“Gonzalo who?” The rise of Dries Mertens

When Gonzalo Higuain signed for Juventus last summer, many in Italian football were concerned that Napoli had effectively kissed goodbye to any hope they had of ending the Old Lady’s dominance in Serie A.

It’s not exactly difficult to see why: the Argentine netted 36 of Napoli’s 80 league goals in the 2015-16 campaign (just as he has been responsible exactly a third of Juve’s this one), and replacing that sort of output is no easy task. Just ask post-Bale Spurs – or, better yet, post-Suarez Liverpool.

Generally, teams go one of two ways. Either they sign a like-for-like replacement, a player of comparable profile capable of matching (if not bettering) their departed talisman’s contribution, or: they radically alter their playing style; in effect, put the spotlight on the support cast.

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Napoli tried a little of both; Higuain’s nominal replacement was Arkadiusz Milik, signed for €35m from Ajax, but the Pole – after a promising start – suffered a season-ending injury just a few games into his spell at Stadio San Paolo.

Instead of re-entering the market for another number nine, coach Maurizio Sarri found a new way to spearhead his attack, relying on wingers and number 10s to provide potency in front of goal. The likes of Insigne, Callejon and Hamsik – all of whom have hit double figures – have shone, but none more so than Dries Mertens.

Incredibly, the Belgian is currently on course to beat Higuain in the Serie A scoring ranks, and has netted a total of 31 times in all competitions. (For context, he previously only hit more than 20 goals in one season in his career – while playing for PSV in the notoriously striker-friendly Eredivisie).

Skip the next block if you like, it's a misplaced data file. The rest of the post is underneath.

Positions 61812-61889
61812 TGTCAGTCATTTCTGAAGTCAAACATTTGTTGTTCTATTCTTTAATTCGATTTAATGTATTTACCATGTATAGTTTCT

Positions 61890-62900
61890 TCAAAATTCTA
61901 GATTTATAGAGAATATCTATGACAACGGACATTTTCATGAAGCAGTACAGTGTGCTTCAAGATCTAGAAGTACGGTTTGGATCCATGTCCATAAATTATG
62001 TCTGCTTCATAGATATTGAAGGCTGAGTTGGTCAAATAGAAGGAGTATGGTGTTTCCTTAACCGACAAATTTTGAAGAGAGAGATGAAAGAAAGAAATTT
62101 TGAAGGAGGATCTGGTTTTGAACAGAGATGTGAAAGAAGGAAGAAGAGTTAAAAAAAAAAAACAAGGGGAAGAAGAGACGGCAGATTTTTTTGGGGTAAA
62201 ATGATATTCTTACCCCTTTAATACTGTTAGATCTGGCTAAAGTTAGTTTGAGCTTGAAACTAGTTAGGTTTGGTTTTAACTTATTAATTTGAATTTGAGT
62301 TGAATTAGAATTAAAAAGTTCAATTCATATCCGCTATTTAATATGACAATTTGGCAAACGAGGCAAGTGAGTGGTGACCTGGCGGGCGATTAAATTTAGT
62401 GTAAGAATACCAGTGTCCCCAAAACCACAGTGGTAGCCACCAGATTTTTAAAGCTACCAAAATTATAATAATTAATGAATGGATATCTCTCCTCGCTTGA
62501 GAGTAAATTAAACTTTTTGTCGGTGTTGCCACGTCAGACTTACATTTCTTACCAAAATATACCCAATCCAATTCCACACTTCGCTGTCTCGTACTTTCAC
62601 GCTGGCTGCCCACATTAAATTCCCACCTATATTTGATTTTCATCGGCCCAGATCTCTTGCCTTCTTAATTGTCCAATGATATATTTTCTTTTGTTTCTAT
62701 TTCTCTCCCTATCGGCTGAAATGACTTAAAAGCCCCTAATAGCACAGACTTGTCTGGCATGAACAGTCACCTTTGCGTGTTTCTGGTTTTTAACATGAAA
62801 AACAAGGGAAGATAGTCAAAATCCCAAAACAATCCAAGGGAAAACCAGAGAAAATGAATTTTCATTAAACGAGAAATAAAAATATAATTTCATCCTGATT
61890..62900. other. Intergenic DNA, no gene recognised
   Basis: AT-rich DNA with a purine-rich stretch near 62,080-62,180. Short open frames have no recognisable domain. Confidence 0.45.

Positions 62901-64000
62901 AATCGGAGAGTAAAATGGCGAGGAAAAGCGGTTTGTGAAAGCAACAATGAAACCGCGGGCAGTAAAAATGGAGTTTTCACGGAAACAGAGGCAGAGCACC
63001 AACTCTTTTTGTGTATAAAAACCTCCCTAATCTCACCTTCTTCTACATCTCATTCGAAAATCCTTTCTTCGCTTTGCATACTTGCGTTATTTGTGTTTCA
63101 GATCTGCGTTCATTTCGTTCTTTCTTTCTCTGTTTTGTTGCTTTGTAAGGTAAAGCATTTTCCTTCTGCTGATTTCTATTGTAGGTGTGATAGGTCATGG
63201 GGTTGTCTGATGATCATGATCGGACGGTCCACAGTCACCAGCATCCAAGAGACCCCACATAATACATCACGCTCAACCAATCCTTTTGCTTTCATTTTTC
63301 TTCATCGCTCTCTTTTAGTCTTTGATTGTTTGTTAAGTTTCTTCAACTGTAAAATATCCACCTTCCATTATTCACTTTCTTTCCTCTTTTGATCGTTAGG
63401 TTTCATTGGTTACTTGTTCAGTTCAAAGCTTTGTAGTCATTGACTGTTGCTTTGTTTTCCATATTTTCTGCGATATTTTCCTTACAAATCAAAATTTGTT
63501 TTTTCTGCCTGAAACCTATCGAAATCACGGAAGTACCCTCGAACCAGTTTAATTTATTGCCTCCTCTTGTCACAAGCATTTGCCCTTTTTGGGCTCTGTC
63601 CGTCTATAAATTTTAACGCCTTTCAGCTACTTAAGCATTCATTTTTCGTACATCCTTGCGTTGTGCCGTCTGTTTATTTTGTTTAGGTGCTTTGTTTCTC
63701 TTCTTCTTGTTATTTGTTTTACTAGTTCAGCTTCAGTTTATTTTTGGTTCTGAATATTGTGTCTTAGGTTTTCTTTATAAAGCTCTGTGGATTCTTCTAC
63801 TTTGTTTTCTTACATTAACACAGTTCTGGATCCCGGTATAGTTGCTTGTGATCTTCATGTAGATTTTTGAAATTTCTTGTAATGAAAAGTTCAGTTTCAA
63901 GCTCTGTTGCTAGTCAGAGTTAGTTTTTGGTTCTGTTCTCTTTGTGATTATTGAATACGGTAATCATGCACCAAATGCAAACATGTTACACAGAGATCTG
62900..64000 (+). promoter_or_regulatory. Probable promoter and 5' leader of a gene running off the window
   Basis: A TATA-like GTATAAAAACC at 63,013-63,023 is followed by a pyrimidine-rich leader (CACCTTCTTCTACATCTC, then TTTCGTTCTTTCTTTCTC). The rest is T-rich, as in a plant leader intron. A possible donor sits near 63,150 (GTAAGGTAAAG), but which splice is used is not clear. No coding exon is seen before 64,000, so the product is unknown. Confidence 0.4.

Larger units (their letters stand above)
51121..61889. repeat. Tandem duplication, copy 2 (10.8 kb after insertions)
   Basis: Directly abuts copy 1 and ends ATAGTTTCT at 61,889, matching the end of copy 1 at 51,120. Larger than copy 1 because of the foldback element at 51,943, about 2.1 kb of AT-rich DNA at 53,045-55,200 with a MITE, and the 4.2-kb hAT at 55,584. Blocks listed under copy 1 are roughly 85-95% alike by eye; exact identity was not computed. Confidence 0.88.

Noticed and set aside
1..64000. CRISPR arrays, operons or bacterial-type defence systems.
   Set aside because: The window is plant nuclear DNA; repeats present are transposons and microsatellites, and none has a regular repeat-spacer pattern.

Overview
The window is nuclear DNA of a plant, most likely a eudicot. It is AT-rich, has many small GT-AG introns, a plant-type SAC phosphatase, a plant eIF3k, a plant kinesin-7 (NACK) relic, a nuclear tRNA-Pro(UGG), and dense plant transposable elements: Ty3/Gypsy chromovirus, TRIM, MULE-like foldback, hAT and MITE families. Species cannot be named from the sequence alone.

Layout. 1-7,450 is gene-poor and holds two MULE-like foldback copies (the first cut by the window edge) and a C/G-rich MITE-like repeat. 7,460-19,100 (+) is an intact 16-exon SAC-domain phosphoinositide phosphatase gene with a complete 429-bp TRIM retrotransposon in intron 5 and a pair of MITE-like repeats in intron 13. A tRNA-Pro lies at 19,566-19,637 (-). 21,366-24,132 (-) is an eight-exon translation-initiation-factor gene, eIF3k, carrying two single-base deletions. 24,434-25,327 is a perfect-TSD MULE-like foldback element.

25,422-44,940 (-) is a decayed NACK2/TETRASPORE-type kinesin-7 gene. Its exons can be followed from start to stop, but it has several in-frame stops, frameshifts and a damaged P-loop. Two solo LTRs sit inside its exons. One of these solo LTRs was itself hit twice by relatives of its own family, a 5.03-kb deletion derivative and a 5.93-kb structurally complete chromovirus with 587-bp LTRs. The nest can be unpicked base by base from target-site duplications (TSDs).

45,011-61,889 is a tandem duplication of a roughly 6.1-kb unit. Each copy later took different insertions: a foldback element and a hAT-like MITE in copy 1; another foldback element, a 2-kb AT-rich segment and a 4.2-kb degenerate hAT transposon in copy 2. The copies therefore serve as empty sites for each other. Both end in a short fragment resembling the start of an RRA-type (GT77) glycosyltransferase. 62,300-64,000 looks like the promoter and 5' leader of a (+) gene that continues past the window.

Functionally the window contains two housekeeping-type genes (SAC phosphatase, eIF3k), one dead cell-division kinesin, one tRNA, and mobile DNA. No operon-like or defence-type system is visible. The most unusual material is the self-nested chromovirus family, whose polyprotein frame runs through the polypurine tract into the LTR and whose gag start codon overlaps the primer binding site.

You can put it down to the change in position (although that raises plenty of questions about his coaches up until now, all of whom apparently failed to recognise his potential to play through the middle), or you can call it a freak season, where every ball has – somehow – fallen kindly for him.

The fact that the 30-year-old is currently being linked with moves to the likes of West Ham and Watford tells you which way most of the footballing world seems to be leaning, but Mertens deserves much better.

Few players are as good in one-on-one situations than the diminutive forward, who at 5 ft 7 has that winning, Messi-like combination of agility, a low centre of gravity and, yet, somehow power and tenacity at the same time.

This year he has shown he has end product as well, and many of his goals have been sudden snap shots with little to no backlift. The type of finish that is so precious in those cagey, chess-like Champions League games.

The best decision Mertens, having finally found his niche (and, crucially, a manager who understands how to get the best out of him) could make would be to stay put. If he leaves, though, he can do far better than a Premier League relegation slug, and with Bayern, Atletico and Barca looking to add depth to their forward lines, they simply have to send their scouts to Naples.

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